Advertisement

The Prokaryotes pp 3390-3392 | Cite as

The Genus Thermodesulfobacterium

  • Friedrich Widdel

Abstract

The genus Thermodesulfobacterium was established for a thermophilic sulfate-reducing eu-bacterium that grew optimally at 70°C (Zeikus et al., 1983) and possessed unusual nonisoprenoid ether-linked lipids (Langworthy et al., 1983). Later a sulfate reducer originally described as Desulfovibrio thermophilus (Roza-nova and Khudyakova, 1974) was transferred to the same genus as Thermodesulfobacterium mobile (Rozanova and Pivovarova, 1988). The two Thermodesulfobacterium species are nutritionally relatively restricted, incomplete oxidizers using H2, formate, lactate, or pyruvate as electron donors for sulfate reduction to H2S. The morphology of T mobile is shown in Fig. 1.

Keywords

Sulfate Reducer Nitrilotriacetic Acid Incomplete Oxidizer Tron Donor Phase Contrast Photomicrograph 
These keywords were added by machine and not by the authors. This process is experimental and the keywords may be updated as the learning algorithm improves.

Preview

Unable to display preview. Download preview PDF.

Unable to display preview. Download preview PDF.

Literature Cited

  1. Collins, M. D., and F. Widdel. 1986. Respiratory quinones of sulfate-reducing and sulfur-reducing bacteria: a systematic investigation. Syst. Appl. Microbiol. 8: 8–18.CrossRefGoogle Scholar
  2. Cord-Ruwisch, R., W. Kleinitz, and F. Widdel. 1986. Sulfatreduzierende Bakterien in einem Erdölfeld-Arten und Wachstumsbedingungen. Erdöl, Erdgas, Kohle 102. Jahrg.: 281–289.Google Scholar
  3. Fauque, G., M. H. Czechowski, L. Kang-Lissolo, D. V. DerVartanian, J. J. G. Moura, I. Moura, J. Lampreia, A. V. Xavier, and J. LeGall. 1986. Purification of adenylyl sulfate (APS) reductase and desulfofuscidin from a thermophilic sulfate reducer: Desulfovibrio thermophilus, p. 92. In: Abstract Annual Meeting Society Industrial Microbiology, San Francisco.Google Scholar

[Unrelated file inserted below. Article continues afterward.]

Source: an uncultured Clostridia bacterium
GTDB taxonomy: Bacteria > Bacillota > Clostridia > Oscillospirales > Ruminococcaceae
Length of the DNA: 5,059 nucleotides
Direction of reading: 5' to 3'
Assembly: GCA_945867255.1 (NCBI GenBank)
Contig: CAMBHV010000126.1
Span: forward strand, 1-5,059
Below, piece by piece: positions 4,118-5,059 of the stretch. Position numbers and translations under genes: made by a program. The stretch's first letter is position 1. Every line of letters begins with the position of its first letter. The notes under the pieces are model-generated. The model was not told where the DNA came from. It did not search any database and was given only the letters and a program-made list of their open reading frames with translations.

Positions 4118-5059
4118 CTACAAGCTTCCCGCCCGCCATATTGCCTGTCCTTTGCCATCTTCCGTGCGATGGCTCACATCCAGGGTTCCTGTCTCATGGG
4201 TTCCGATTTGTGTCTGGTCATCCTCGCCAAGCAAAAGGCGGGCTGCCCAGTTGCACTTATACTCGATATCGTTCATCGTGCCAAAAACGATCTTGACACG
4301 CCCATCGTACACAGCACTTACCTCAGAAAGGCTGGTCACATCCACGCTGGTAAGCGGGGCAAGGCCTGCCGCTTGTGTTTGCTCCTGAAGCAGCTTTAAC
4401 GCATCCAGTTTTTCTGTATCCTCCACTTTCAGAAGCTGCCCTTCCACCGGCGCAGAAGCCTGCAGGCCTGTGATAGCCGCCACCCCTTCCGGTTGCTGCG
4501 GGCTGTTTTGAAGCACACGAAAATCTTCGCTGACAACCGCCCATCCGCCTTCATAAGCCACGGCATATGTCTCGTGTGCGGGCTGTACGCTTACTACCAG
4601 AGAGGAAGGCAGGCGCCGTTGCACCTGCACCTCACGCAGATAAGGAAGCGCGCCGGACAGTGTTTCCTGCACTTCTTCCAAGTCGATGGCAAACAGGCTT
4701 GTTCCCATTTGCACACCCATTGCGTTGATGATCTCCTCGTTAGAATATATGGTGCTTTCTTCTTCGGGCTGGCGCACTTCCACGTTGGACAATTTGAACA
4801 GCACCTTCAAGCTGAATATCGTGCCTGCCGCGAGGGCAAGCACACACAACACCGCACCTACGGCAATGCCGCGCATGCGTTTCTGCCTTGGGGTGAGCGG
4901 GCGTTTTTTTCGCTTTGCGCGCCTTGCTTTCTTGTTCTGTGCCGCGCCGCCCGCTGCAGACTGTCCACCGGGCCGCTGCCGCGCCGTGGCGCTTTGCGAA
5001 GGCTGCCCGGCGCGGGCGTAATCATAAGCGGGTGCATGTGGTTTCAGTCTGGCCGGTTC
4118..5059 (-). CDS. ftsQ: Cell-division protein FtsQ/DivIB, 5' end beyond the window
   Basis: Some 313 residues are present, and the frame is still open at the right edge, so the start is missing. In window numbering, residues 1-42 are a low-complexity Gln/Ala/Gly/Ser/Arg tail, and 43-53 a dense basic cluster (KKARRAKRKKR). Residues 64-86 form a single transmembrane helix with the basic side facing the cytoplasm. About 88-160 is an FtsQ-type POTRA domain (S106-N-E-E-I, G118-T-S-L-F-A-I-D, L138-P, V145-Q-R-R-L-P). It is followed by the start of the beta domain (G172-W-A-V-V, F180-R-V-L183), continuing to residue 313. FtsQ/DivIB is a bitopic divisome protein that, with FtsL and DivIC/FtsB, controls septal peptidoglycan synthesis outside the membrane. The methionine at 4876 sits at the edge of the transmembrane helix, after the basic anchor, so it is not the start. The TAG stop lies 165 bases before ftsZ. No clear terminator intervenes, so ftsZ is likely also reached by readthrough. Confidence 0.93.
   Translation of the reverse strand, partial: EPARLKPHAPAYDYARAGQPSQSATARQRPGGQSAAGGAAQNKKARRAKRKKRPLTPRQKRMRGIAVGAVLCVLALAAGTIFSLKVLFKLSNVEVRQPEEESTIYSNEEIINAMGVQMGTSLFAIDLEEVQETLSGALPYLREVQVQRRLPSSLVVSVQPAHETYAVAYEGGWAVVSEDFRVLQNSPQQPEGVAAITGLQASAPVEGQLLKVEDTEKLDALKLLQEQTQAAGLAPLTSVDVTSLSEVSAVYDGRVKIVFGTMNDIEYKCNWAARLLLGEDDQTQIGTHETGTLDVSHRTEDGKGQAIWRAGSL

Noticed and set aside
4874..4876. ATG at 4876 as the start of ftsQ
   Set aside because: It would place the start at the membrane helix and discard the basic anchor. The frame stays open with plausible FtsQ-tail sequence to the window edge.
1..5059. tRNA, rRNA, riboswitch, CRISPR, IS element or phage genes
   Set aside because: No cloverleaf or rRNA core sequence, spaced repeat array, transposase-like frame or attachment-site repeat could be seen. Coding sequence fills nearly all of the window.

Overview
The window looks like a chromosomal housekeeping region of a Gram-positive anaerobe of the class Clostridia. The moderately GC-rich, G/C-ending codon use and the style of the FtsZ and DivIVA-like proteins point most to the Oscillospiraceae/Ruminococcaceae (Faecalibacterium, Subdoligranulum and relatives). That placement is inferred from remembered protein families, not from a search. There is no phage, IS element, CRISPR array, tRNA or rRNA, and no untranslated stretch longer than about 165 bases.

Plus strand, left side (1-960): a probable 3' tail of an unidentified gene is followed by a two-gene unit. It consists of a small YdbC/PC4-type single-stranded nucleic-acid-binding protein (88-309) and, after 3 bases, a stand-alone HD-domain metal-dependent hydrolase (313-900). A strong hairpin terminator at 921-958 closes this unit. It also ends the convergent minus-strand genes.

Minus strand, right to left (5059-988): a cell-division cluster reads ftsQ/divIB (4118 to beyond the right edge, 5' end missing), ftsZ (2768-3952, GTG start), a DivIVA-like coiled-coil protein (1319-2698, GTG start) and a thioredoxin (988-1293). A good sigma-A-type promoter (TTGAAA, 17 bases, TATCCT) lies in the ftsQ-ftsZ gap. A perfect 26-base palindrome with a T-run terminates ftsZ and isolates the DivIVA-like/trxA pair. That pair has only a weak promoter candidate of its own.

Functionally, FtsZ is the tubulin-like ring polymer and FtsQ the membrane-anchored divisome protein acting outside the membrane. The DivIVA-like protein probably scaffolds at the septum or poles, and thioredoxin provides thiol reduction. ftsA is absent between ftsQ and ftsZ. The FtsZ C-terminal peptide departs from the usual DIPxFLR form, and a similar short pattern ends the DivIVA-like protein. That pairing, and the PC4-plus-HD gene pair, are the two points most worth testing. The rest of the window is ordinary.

4. Fauque, G., J. LeGall, and L. L. Barton. 1991. Sulfate-reducing and sulfur-reducing bacteria, p. 271–337. In: J. M. Shively and L. L. Barton (ed.), Variations in autotrophic life. Academic Press, New York.Google Scholar
  5. Hatchikian, E. C., P. Papavassiliou, P. Bianco, and J. Haladjian. 1984. Characterization of cytochrome c3 from the thermophilic sulfate reducer, Thermodesulfobacterium commune. J. Bacteriol. 159: 1040–1046.PubMedPubMedCentralGoogle Scholar
  6. Hatchikian, E. C., and J. G. Zeikus. 1983. Characterization of a new type of dissimilatory sulfite reductase present in Thermodesulfobacterium commune. J. Bacteriol. 153: 1211–1220.PubMedPubMedCentralGoogle Scholar
  7. Langworthy, T. A., G. Holzer, J. G. Zeikus, and T. G. Tornabene. 1983. Iso-and anteiso-branched glycerol diethers of the thermophilic anaerobe Thermodesulfobacterium commune. Syst. Appl. Microbiol. 4: 1–17.PubMedCrossRefGoogle Scholar
  8. Nazina, T. N., A. B. Poltaraus, and E. P. Rozanova. 1987. Estimation of genetic relationship between rod-shaped asporogenic sulfate-reducing bacteria. Mikrobiologiya (USSR) 56: 845–848.Google Scholar
  9. Rozanova, E. P., and A. I. Khudyakova. 1974. A new nonsporeforming thermophilic sulfate-reducing organism, Desulfovibrio thermophilus nov. spec. Mikrobiologiya (USSR) 43: 1069–1075.Google Scholar
  10. Rozanova, E. R, and T. A. Pivovarova. 1988. Reclassification of Desulfovibrio thermophilus (Rozanova, Khudyakova, 1974). Mikrobiologiya (USSR) 57: 102–106.Google Scholar
  11. Zeikus, J. G., M. A. Dawson, T. E. Thompson, K. Ingvorsen, and E. C. Hatchikian. 1983. Microbial ecology of volcanic sulphidogenesis: isolation and characterization of Thermodesulfobacterium commune gen. nov. and sp. nov. J. Gen. Microbiol. 129: 1159–1169.Google Scholar

Copyright information

© Springer Science+Business Media New York 1992

Authors and Affiliations

  • Friedrich Widdel

There are no affiliations available

Personalised recommendations